sophia_sadek (sophia_sadek) wrote,

Jesus vs. Sol Invictus: Who Won?

From a Christian perspective Christianity is good and Paganism is evil. From a Pagan perspective Paganism is good and Christianity is evil. Christians deride the institutions that existed in the ancient world as primitive and barbarous. Pagans deride medieval institutions as primitive and barbarous. Are both sides wrong, or is one side right and the other wrong? Both sides cannot be right.

From the modern Pagan perspective the cult of Sol Invictus is an infantile institution. The principle symbol of the cult is a golden sphere referred to as the imperial orb. Folk literature portrays it as a child's toy. This reflects its immaturity in the progress of human development as well as the immaturity of those who desperately cling to it. People who have yet to outgrow the cult of Sol Invictus cannot think of themselves as underdeveloped. After all, they assume the mature responsibility of maintaining imperial stability in the name of civilization. If we subscribe to a Christian point of view, the cult of Jesus triumphed over the cult of Sol Invictus to usher in a medieval period of sweetness and light. The imperium of Sol Invictus was replaced by the imperium of the vicar of Jesus. The pestilential snake was trampled under foot and the glory of Jesus was made manifest. The Dark Ages were not as dark as the heathens would have us believe. After all, economic prosperity flourished.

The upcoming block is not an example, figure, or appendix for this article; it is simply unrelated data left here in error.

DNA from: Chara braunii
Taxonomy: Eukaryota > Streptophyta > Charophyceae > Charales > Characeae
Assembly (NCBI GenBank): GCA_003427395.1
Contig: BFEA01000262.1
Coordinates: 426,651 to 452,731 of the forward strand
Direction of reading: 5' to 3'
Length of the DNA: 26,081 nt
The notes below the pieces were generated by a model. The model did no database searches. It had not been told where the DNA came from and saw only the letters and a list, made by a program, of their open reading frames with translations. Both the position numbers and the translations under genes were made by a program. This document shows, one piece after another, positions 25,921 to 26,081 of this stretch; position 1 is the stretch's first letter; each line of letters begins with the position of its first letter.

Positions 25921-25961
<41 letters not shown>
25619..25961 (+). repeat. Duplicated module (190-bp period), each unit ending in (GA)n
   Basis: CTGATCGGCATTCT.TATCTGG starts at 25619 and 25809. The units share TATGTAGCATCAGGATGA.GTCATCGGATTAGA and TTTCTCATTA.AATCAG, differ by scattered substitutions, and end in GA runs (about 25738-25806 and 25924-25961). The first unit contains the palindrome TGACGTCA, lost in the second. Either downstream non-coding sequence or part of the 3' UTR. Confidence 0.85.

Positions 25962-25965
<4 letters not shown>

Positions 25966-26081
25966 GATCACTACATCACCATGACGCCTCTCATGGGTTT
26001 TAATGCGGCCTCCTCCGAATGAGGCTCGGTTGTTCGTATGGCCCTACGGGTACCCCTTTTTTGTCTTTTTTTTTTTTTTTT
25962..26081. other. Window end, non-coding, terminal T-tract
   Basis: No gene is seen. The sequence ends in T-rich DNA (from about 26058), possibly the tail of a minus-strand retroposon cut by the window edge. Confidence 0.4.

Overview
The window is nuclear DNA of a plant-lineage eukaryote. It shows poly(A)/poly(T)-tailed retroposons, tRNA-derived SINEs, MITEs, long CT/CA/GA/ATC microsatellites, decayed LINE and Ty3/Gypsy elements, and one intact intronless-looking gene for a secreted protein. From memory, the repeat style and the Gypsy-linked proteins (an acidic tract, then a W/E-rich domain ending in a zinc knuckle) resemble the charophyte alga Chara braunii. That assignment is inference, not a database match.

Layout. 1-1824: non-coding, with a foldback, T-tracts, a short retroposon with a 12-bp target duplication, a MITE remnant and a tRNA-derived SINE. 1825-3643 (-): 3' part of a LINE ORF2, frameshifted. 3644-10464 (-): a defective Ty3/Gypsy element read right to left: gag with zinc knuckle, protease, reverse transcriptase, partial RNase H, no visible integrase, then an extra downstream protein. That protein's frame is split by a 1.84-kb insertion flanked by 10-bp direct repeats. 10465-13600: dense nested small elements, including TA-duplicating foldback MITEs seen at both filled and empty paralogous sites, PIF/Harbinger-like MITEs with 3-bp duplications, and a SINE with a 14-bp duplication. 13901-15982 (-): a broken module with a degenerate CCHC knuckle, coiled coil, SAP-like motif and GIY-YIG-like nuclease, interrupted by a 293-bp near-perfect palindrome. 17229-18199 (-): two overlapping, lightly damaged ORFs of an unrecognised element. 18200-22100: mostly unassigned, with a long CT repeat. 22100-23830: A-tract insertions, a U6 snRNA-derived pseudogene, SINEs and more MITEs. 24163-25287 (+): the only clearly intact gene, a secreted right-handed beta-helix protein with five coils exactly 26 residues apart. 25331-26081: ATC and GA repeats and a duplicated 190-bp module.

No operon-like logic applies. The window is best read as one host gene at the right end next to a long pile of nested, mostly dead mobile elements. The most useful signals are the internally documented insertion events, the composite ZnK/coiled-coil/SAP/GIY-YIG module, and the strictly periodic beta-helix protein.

From the Pagan perspective material wealth is a poor indicator of human development. The imperial orb is traditionally associated with palace culture which has existed since the birth of civilization. Jesus could hardly be considered a vector of palace culture since the palace was the seat of his antagonists in Rome and the Levant. If anything, Jesus was a threat to the primitive rat race aspects of palace culture.

The Christianity of the medieval period promoted palace culture to an extraordinary extent. Christians assured the glory of Jesus by building an incomparable palace in Rome to house the vicar of Jesus. The imperial orb continued to exist, crowned with the symbol of the death of Jesus. The material evidence indicates that the cult of Sol Invictus triumphed over the cult of Jesus. Destruction and corruption of early Jesus cult literature also points in this direction, as does the persecution of people considered to be heretical enemies of Constantine's Church. The continued celebration of the solar rebirth in the fourth week of December puts icing on the cake.

From the Pagan perspective medieval Christianity, and its modern remnants, form the continued existence of the cult of Sol Invictus by another name.
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